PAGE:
Iowa City School Board tentatively supports a proposed threat assessment team

The Iowa City School Board has expressed support of a threat assessment team for the district, though the role of law enforcement in each school is still unclear.


Emily Wangen

The Iowa City Community School District office building is seen on Tuesday, Oct. 8, 2019.

Chloe O'Connor, News Reporter

The Iowa City School Board discussed the establishment of a threat-assessment team for the district at a work session Tuesday evening but did not back the placement of resource officers in Iowa City schools.

The proposed threat-assessment team would establish a district-wide team of professionals, including mental-health service workers, a possible law-enforcement official, domestic-violence services, and school administrators who will work together to evaluate and neutralize threats made to any schools or students. This also includes students threatening their own safety.

“The model that we’re working with for the team is the Dewey Cornell model,” school board member J.P. Claussen said. “It involves a wraparound approach to threat assessment. It puts a plan in place that lets administrators know what to do when there is a threat and how to respond appropriately so we don’t overreact or underreact to a threat.”

The heart of the evidence-based Cornell model — also known as the Virginia model — is a five-step threat assessment “decision tree.” According to the model, its primary goals include “safety for everyone … [and] to help the student to be successful in school.”

The model follows these steps: evaluate the threat, attempt to resolve the threat as transient, respond to the threat, conduct a safety evaluation for any serious substantive threat, and implement and monitor the safety plan. 

Iowa City West High School Principal Gregg Shoultz was among the seven principals from each district junior-high and high school who signed a letter asking the board to establish a threat-assessment team. Their request included a full-time police officer stationed at the district headquarters on North Dodge Street.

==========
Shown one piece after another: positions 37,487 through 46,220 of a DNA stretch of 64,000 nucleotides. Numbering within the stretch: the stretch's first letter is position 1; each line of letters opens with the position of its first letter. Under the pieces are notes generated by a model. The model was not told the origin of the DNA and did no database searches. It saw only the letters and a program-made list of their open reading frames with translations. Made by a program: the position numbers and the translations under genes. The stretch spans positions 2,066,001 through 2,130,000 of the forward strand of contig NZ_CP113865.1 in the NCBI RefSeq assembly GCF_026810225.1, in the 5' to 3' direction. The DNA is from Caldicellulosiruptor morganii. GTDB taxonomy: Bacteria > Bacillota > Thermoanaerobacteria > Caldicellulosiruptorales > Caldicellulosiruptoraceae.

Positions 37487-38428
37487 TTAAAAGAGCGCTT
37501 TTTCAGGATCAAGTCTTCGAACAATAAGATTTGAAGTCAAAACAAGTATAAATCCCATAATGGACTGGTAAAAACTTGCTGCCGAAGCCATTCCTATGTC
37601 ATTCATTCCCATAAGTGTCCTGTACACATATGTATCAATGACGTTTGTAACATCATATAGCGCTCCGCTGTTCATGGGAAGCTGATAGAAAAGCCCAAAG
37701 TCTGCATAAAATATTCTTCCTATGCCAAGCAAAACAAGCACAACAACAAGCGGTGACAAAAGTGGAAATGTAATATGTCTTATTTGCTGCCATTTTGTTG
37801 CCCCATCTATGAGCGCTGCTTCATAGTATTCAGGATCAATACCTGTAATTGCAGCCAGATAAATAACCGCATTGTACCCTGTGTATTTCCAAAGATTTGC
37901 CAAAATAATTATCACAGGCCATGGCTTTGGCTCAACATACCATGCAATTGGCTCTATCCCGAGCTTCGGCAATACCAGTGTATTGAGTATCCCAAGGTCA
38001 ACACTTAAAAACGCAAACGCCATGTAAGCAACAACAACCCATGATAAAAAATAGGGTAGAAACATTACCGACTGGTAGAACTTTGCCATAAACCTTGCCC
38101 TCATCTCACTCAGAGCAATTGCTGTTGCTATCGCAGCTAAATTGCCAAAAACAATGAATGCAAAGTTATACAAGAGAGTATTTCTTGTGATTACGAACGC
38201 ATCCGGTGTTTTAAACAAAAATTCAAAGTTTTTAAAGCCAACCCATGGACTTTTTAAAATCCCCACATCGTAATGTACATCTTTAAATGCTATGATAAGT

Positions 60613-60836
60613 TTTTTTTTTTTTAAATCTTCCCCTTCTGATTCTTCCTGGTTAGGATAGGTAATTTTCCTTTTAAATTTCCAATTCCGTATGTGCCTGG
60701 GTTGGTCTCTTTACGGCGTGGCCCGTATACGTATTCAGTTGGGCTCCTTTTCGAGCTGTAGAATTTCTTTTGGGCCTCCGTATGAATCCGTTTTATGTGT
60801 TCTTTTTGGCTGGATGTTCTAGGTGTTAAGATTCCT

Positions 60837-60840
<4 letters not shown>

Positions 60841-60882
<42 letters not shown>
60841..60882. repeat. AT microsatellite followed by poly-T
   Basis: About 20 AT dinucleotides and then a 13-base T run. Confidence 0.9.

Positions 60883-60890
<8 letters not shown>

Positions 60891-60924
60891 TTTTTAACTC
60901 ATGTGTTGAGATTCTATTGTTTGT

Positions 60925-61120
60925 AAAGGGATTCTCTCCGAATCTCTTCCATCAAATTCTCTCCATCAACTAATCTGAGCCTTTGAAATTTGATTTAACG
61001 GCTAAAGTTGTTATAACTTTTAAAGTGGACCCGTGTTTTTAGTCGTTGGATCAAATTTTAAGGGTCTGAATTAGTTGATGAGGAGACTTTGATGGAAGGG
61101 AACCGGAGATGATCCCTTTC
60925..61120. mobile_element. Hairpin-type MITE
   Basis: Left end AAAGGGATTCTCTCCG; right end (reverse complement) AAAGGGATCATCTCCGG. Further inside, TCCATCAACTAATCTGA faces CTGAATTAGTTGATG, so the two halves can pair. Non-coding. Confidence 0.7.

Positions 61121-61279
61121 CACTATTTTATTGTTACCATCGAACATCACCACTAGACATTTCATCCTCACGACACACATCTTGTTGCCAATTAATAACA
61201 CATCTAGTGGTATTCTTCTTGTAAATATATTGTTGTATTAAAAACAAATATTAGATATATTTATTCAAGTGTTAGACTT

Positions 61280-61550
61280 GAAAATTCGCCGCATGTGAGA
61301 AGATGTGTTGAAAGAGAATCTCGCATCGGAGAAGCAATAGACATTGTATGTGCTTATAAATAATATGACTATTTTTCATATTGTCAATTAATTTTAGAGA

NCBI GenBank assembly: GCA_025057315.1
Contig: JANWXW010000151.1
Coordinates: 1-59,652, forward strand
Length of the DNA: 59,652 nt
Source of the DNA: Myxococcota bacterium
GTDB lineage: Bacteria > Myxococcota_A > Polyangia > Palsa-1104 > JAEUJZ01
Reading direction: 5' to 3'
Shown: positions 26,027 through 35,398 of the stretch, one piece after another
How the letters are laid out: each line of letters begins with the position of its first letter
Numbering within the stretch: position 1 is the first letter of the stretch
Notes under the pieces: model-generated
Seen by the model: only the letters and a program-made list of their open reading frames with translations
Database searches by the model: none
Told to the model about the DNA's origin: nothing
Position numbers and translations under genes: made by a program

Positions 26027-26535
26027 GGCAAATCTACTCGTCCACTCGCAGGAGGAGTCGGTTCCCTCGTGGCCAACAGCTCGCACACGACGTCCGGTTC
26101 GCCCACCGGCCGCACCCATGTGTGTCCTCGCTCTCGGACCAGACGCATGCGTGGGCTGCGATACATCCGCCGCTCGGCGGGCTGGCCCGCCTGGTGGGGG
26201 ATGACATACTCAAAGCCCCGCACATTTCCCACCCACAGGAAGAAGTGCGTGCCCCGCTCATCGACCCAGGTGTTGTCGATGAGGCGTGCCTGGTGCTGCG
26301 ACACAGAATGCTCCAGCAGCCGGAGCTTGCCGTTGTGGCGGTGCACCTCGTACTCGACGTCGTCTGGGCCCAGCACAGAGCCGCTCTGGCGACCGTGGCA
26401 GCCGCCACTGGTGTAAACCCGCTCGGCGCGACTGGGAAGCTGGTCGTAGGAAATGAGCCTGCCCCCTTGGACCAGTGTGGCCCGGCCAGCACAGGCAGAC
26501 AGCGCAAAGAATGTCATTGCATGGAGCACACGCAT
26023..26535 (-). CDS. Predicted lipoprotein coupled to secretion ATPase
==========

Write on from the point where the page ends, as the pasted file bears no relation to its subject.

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“The threat-assessment team is a group that would meet to help us determine what is the extent of a threat to the school,” Shoultz said. “If we find that a student has a history of bringing weapons to school or something similar, the threat level goes up.”

The threat-assessment team discussion began over the summer when the district received a grant funding a civilian coordinator position on the proposed team. Since then, the conversation has evolved to a focus on the role of law enforcement in the team.

“The grant cannot be used for a law enforcement officer,” Assistant Superintendent Matt Degner said to the board Tuesday. “However, there’s still a lot of fear about this — the fears of administrators whose first priority is to protect the school, the fears of parents whose children might be at a school where a threat is being made, and the fears of those who may have been marginalized by this system. This is a scary subject.”

At the school board meeting, community members from both sides of the law-enforcement issue vocalized their ideas. While many support law enforcement within the team, others are opposed on the grounds of race- and ability-based disparities.

“It’s not that we’re not listening to the voices of people advocating for their children. It’s that we’re listening to the voices of all the people advocating for their children,” Iowa City School Board Member Shawn Eyestone said.

However, the Dewey Cornell model is proven to decrease suspension rates for both white students and students of color, said Karrie Price, an Iowa City school-district parent who addressed the board Tuesday.

RELATED: Iowa City parents speak on school resource officers

The threat-assessment team will be further discussed in a work session Oct. 22.

“The bottom line is we know what we’re doing now isn’t sufficient,” Degner said.